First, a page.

Most Turks are polite, friendly, hospitable and service-minded. They show to a greater extent than is usual in today’s Norway a reverence/respect for natural authorities and superiors, such as parents, elderly people, teachers, etc. These are addressed in courtesy, and it is common for young people to give way to seniors on public transport. and such. Turks appreciate that holidaymakers show interest and respect for the country and culture.
In today’s Turkey, there are major differences in dress traditions. The modern and the traditional go side by side. For women, it is now more accepted than before to use traditional skirts and coats in public spaces. Regular Norwegian dress code is perfectly acceptable. Bikini top walking in the city is not recommended. When visiting mosques, the shoes should always be removed, and visitors should wear long leggings. Women must cover their shoulders, arms and head, and wear garments that extend below their knees. Shawls are very useful.
The extent to which Turks are fluent in English depends a great deal on where in the country one is located. In typical tourist places English, German and French are quite common. Foreign languages are otherwise not widely used in the rest of the country, and it can therefore be somewhat difficult to communicate if one is not fluent in Turkish. Pocket watches and smart phone use are useful. Addresses and any map can be included and displayed to the driver.
Travelers to Turkey, like any other country, are subject to local legislation, including criminal law. Thus, if someone in Turkey commits acts that are punishable under Turkish law, then Turkish provisions apply. Turkey has a different legal tradition than, for example, Norway, which means that what is punishable here may differ slightly from how it is elsewhere. Visitors are advised to show common courtesy and public opinion, avoid provocative behavior and abide by directions from police and other responsible authorities.
Following the coup attempt on July 15, 2016 and the introduction of a state of emergency in Turkey, the Turkish authorities took strict measures against persons suspected of being associated with those behind the coup attempt or suspected of cooperating with terrorist organizations. Border control was tightened. Until now, people have risked various reactions such as exit denial, entry denial and prison. In the extreme, a statement or post on social media that violates Turkish law or is perceived as supporting a terrorist organization can have consequences when entering/staying in Turkey, even if the statements are back in time.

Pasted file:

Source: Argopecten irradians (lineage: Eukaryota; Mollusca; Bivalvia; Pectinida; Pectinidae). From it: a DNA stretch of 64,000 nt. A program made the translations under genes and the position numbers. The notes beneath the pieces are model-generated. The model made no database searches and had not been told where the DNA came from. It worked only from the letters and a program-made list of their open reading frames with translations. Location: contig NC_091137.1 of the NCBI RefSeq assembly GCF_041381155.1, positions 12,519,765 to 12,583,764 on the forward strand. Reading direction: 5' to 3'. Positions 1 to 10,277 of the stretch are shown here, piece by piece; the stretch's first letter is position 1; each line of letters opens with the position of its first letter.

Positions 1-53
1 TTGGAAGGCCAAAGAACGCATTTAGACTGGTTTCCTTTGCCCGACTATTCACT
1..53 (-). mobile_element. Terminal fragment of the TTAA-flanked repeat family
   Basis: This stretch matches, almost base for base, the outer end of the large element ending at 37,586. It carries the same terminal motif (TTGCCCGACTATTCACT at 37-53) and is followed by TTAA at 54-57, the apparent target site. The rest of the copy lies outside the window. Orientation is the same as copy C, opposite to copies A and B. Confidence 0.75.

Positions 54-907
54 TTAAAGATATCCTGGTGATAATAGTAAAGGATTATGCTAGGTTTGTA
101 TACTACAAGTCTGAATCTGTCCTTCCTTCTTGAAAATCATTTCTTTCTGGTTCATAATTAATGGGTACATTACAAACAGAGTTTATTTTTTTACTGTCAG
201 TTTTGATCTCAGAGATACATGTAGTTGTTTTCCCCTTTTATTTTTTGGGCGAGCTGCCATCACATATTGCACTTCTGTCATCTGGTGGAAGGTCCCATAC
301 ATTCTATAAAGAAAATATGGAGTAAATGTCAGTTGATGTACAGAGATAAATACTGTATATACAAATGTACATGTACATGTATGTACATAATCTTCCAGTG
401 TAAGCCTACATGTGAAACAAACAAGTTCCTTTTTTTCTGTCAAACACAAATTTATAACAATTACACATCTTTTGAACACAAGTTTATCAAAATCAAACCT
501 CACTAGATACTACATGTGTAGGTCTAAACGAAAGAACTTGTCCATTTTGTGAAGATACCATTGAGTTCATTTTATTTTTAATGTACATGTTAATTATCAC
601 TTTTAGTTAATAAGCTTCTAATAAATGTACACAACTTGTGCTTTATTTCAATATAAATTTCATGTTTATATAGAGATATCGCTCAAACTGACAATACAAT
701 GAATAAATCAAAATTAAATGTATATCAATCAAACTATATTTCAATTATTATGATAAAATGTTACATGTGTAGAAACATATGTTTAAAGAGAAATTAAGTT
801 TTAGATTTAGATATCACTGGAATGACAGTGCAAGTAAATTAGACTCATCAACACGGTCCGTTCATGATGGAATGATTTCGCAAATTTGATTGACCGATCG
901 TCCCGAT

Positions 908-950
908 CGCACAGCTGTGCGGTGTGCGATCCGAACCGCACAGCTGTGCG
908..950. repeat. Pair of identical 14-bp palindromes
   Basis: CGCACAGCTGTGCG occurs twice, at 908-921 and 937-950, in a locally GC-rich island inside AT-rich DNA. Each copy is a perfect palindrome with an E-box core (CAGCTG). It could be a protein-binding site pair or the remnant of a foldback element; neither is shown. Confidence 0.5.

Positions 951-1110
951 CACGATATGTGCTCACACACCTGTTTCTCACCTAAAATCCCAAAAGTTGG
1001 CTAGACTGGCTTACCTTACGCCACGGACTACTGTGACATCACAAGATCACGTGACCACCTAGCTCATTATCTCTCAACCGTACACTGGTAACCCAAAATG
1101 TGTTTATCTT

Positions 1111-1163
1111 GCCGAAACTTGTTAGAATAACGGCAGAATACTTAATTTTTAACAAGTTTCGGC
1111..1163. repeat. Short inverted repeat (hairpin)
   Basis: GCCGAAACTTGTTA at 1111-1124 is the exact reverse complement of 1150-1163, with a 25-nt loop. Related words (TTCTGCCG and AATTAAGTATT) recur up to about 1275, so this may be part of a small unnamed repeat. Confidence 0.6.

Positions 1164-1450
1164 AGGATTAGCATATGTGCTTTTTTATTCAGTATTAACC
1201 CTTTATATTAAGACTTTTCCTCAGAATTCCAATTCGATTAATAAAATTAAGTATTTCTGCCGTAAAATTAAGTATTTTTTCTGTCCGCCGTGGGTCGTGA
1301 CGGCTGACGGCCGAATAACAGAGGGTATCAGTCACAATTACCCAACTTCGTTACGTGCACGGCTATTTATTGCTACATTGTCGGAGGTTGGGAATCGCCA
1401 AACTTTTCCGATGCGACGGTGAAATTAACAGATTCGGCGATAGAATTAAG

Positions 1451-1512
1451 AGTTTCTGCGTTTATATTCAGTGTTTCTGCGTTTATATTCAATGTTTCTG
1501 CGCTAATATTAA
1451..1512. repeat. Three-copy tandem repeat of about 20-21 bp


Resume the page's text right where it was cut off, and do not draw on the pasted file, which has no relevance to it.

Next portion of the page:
Please note that there will be restrictions on the Norwegian authorities’ ability to provide consular assistance to citizens considered by Turkish authorities to be Turkish nationals.
Identification papers should always be worn. The only valid identification for Norwegian citizens without a residence permit in Turkey is a passport.
With many travelers from Norway to Turkey every year, it is almost impossible to avoid certain ports in unforeseen and unpleasant situations. The travel companies that bring Norwegian tourists to Turkey are committed to helping to resolve such situations as quickly and correctly as possible.
Norwegian travelers who commit, or are exposed to, criminal acts may be assisted by guides and hotel staff who are often experienced in handling unforeseen situations. Turkish police – especially in the tourist areas – are also better trained than before in assisting foreigners.
In Istanbul, Antalya, Alanya and Iskenderun there are Norwegian honorary consulates who will be able to assist in future cases. The embassy is located in the capital Ankara, and is available at any time should it be needed. The same applies to the UD’s operational center.